The elastic database system. A database designed for P2P-like scenarios, where potentially millions of computers send database updates around.
Python Shell
Switch branches/tags
Nothing to show
Fetching latest commit…
Cannot retrieve the latest commit at this time.
Failed to load latest commit information.
diff Moved diff files into seperate directory Apr 19, 2016
discovery Drop similarity-response messages with duplicate identifiers Feb 7, 2017
docs Fixed errors in usage.rst Mar 10, 2017
scripts Logging stderr to log file now Mar 9, 2018
tests Made n-hop-sync backwards compatible Jun 14, 2017
tool minor defects in createkey tool Apr 24, 2017
tracker Fixed custom IR/IRSP messages Feb 26, 2018
twisted/plugins Logging stderr to log file now Mar 9, 2018
utils Added yappi profiler as twistd profiler Jul 7, 2016
.gitignore Added exceptions for sphinx in the .gitignore Apr 1, 2016
.gitmodules Removed libnacl submodule Jan 30, 2018
.pylintrc Added pylintrc file Jun 3, 2017
CONTRIBUTING.rst Added contributing section for the documentation Apr 1, 2016
README.rst Fixed issues in the documentation May 20, 2016 moved revision stuff into file, importing from __init__ is not always… Jun 25, 2012 Merge pull request #455 from snorberhuis/nZeilemaker/append_double_me… Oct 9, 2015 Removed some unneccesary debug prints Jan 5, 2015 Added keep-alive option to WCandidates Jun 9, 2017 Made n-hop-sync backwards compatible Jun 14, 2017 Fixed custom IR/IRSP messages Feb 26, 2018 Removed libnacl submodule Jan 30, 2018 Fixed transaction error Jan 10, 2017 Made n-hop-sync backwards compatible Jun 14, 2017 Lowered logging of statement Mar 21, 2018 Removed support for version < 16 to match Tribler's Unsupported versi… Jul 13, 2016 Refactored distribution batch checking into Apr 5, 2017 Added endpoint for IPv8 handoff Jan 25, 2018 some cleanup Jul 24, 2014 Implemented a split_function which allow you to append to a double Jul 20, 2015 More logging when message is not decodable Mar 16, 2015 convert to use per-class logger Jul 24, 2014 Actually fix the duplicated undo, we don't know why the test was pass… Apr 14, 2014 add per-community walk statistics May 19, 2015 Fixed #414 and #413 Mar 23, 2015 add per-community walk statistics May 19, 2015 Implement TaskManager.wait_for_deferred_tasks() Sep 29, 2016 Fixed #414 and #413 Mar 23, 2015 Fixed crash when packet with invalid IP comes in Jan 10, 2017



The Distributed Permission System, or Dispersy, is a platform to simplify the design of distributed communities. At the heart of Dispersy lies a simple identity and message handling system where each community and each user is uniquely and securely identified using elliptic curve cryptography.

Integrated NAT Puncturing

Nowadays almost all devices have a network connection, with a lot of them running in challenged network environments. Challenging conditions can be found in a wide range of networks, i.e. Peer-to-Peer networks (P2P), and delay tolerant networks (DTNs). These networks have several limitations, like having long communication delays, very low data rates, and unstable links.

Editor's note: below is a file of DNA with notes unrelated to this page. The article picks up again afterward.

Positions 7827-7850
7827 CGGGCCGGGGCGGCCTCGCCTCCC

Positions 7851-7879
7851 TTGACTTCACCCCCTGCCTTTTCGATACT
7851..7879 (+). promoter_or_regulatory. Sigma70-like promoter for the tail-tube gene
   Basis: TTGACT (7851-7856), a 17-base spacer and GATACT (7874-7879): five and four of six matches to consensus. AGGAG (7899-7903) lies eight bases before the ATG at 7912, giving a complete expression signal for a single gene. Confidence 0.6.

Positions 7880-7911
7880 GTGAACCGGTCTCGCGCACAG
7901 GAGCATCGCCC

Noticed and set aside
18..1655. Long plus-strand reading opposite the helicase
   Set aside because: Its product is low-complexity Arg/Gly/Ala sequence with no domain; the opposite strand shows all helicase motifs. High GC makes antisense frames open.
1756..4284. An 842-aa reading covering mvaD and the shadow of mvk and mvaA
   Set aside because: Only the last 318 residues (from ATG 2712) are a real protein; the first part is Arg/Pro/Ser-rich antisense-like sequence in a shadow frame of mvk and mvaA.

P2P networks are particularly challenging due to nodes not always being online, NAT-firewall constrained Internet connections, and frequent interaction with potentially malicious nodes. Smartphones pose another challenge due to their limited processing capability and battery lifetime.

Dispersy was designed to be capable of running in challenged network environments. It does this by minimizing the needed resources by using optimized algorithms and protocols.


Dispersy is fully decentralized. It does not require any server infrastructure and can run on systems consisting of a large number of nodes. Each node runs the same algorithm and performs the same tasks. All nodes are equally important, resulting in increased robustness. Dispersy offers distributed system developers both one-to-many and many-to-many data dissemination capabilities. Data is forwarded between nodes. All injected data will eventually reach all nodes, overcoming challenging network conditions.

Dispersy uses elliptic curve cryptography to identify the different nodes in a secure and anonymous way.


Dispersy is designed as a building block for implementing fully decentralized versions of, for instance Facebook, Wikipedia, Twitter, or Youtube. These Web 2.0 applications often require on a direct Internet connection to their central servers, but can now be implemented in a distributed way

Key Features

Key features of Dispersy are:

  • stateless synchronization using Bloomfilters
  • decentralized NAT traversal
  • performance that can scale to over 100,000 bundles

Dispersy is intergated in the BitTorrent client Tribler and show that it is performing very well in various real-time challenged network scenario’s (3G and WIFI).


The documentation for this project can be found at ReadTheDocs